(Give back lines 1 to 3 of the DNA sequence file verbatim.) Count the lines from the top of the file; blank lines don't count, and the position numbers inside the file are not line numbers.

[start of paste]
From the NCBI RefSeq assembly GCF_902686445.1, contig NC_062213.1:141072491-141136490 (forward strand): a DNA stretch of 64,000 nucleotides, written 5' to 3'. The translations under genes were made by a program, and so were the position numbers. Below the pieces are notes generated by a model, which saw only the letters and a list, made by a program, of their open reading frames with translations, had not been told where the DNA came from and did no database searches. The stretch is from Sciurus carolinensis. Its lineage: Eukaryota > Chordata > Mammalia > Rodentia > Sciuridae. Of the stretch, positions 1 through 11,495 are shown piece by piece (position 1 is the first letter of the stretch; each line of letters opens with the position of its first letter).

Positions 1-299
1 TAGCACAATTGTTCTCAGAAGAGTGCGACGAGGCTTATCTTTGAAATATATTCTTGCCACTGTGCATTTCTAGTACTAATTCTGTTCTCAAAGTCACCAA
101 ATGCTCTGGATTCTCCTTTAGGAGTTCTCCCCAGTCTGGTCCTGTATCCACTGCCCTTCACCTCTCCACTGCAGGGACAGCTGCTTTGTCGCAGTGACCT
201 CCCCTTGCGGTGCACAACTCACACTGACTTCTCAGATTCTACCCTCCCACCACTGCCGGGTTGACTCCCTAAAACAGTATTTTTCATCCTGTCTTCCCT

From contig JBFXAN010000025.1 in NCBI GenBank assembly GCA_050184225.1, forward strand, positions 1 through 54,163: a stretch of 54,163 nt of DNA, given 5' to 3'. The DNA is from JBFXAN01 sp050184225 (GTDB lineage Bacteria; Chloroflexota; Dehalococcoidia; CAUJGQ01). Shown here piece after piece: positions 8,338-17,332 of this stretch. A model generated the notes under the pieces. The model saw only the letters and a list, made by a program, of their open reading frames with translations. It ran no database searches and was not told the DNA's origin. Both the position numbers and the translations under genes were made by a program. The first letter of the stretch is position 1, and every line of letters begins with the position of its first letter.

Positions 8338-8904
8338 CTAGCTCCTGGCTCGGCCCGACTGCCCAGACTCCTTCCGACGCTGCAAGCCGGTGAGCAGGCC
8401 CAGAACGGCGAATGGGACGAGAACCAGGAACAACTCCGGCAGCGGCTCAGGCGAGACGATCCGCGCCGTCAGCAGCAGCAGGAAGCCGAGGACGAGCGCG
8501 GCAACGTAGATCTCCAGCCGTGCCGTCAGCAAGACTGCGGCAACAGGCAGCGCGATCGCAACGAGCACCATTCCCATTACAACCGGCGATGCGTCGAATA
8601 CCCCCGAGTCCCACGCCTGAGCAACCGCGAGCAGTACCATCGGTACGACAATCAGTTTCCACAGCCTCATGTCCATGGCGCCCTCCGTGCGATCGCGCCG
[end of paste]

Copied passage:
From the NCBI RefSeq assembly GCF_902686445.1, contig NC_062213.1:141072491-141136490 (forward strand): a DNA stretch of 64,000 nucleotides, written 5' to 3'. The translations under genes were made by a program, and so were the position numbers. Below the pieces are notes generated by a model, which saw only the letters and a list, made by a program, of their open reading frames with translations, had not been told where the DNA came from and did no database searches. The stretch is from Sciurus carolinensis. Its lineage: Eukaryota > Chordata > Mammalia > Rodentia > Sciuridae. Of the stretch, positions 1 through 11,495 are shown piece by piece (position 1 is the first letter of the stretch; each line of letters opens with the position of its first letter).

Positions 1-299
1 TAGCACAATTGTTCTCAGAAGAGTGCGACGAGGCTTATCTTTGAAATATATTCTTGCCACTGTGCATTTCTAGTACTAATTCTGTTCTCAAAGTCACCAA